World leaders gathered at COP26 in Glasgow, Scotland for two weeks of discussions to reduce the planet’s greenhouse gas (GHG) emissions. Following behind closed doors negotiations, the leaders agreed on a new climate change agreement. The agreement includes an effort to phase down coal and to transition away from fossil fuels.
In order to limit global warming to 1.5 degrees, global emissions need to be reduced by 45% by 2030. However, it is reported that currently global emissions are going in the opposite direction and will rise to almost 14%.
Countries in the developing part of the world made a plea for climate justice, as these countries will experience devastating storms and floods following the richer, developed countries’ inaction. The developing countries left COP26 with promises of action in the future, but without a definitive agreement.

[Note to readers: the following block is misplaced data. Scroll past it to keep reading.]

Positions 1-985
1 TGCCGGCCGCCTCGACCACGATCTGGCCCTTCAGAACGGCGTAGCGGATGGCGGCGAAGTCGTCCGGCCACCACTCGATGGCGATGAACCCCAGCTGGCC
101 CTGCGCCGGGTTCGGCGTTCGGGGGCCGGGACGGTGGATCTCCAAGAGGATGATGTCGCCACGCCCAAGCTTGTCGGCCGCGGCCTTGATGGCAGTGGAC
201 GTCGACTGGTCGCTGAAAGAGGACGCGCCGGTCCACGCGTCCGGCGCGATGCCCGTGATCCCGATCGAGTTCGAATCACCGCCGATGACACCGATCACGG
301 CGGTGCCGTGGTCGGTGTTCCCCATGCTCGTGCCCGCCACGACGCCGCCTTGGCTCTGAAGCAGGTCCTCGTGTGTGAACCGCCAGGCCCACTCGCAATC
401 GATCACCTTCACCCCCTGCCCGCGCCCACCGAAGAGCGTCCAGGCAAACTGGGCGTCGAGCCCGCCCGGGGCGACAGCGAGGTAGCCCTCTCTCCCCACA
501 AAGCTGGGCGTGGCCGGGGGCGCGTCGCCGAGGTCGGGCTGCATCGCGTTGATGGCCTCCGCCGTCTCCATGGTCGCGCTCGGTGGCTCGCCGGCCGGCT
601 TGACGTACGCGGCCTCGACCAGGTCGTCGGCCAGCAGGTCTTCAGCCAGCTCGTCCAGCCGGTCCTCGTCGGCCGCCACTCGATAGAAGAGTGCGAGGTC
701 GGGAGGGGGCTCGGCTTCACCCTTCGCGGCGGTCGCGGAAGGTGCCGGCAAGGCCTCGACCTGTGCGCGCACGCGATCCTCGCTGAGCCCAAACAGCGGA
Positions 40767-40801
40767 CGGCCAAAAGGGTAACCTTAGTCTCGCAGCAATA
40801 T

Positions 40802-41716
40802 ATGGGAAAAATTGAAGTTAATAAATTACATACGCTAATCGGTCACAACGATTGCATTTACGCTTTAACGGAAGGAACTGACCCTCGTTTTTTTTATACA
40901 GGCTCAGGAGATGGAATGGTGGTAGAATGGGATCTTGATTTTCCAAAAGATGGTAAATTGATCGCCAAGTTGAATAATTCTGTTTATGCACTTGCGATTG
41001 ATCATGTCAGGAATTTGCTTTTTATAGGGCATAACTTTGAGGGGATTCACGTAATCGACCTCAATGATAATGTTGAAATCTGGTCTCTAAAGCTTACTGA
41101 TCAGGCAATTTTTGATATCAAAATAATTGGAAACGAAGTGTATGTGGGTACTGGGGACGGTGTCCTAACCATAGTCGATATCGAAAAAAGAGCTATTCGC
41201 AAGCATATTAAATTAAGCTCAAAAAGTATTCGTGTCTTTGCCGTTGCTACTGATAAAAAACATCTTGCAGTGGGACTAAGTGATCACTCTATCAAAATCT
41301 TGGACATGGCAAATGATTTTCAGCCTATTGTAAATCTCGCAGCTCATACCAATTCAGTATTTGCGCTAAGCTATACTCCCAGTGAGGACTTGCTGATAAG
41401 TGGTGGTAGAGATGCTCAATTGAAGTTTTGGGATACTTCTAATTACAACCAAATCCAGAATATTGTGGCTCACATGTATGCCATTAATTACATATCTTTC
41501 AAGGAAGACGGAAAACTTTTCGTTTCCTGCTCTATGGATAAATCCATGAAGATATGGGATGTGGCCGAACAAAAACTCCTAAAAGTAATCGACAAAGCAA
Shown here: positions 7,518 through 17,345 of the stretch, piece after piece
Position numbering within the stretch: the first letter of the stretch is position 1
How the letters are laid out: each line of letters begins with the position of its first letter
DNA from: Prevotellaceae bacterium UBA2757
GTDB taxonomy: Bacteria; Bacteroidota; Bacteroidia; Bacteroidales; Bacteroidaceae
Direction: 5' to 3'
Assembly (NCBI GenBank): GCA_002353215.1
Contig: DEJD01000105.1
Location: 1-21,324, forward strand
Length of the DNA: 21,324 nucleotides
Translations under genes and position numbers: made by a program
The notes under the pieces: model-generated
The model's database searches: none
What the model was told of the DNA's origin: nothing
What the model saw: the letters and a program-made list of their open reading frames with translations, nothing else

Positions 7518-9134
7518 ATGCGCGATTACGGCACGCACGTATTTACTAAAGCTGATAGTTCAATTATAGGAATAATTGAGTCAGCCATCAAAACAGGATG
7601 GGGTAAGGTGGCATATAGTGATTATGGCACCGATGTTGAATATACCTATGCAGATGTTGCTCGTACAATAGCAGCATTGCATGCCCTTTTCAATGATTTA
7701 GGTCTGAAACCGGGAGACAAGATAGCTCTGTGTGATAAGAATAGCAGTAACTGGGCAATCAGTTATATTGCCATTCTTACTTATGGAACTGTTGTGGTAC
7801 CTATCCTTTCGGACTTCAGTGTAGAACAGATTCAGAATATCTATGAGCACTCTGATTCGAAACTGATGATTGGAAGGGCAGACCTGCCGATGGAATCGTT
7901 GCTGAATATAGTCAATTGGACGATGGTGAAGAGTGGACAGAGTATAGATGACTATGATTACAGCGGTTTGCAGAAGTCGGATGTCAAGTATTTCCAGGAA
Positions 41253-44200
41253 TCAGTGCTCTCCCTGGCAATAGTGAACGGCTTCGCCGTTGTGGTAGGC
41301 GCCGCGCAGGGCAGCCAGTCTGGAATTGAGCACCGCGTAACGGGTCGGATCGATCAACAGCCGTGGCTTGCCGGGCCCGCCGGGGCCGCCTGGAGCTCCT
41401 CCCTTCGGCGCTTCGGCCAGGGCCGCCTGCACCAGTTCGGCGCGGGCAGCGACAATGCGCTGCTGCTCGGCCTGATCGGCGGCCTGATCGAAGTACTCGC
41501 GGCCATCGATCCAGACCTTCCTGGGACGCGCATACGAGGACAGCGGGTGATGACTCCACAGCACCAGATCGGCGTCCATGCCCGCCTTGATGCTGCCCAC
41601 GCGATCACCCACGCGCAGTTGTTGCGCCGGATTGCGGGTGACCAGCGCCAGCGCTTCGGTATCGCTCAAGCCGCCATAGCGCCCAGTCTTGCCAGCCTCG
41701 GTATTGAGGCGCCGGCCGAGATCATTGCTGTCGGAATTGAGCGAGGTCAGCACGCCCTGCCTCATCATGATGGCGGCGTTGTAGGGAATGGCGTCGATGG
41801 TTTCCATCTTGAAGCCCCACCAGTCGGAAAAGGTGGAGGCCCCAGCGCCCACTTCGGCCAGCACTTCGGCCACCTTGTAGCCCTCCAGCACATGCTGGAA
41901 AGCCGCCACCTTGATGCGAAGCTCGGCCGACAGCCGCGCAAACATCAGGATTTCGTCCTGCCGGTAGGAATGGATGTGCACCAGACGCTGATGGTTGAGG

Over 100 countries agreed to cut methane emissions by 30% in the next 8 years and a coalition of countries agreed to put an end to deforestation by 2030. The world’s two biggest emitters, the USA and China, announced a partnership to cooperate and tackle their climate action targets together. Unfortunately, it is not enough. Countries will need to pledge more if we are to reach the 1.5 degrees limit.
Countries across the world updated their emission plans or “Nationally Determined Contributions” (NDCs) for the first time since the Paris agreement 6 years ago. The NDCs are usually presented every 5 years, but discussions have been taking place at this year’s COP, asking whether countries should be pledging their commitments on a more regular basis.
Following COP26 in Glasgow, countries are being requested to revisit and strengthen their NDCs in 2022. This offers hope that some countries will develop NDCs with larger impact after receiving feedback at this year’s gathering.
Finally, another positive outcome of COP26 was the agreement to phase out fossil fuel subsidies and to phase down coal. Although, the latter is receiving some criticism as the wording “phasing down” implies countries can continue to produce, use and export coal.
The Glasgow Climate Pact keeps 1.5 alive, but for many it is now on “life support”.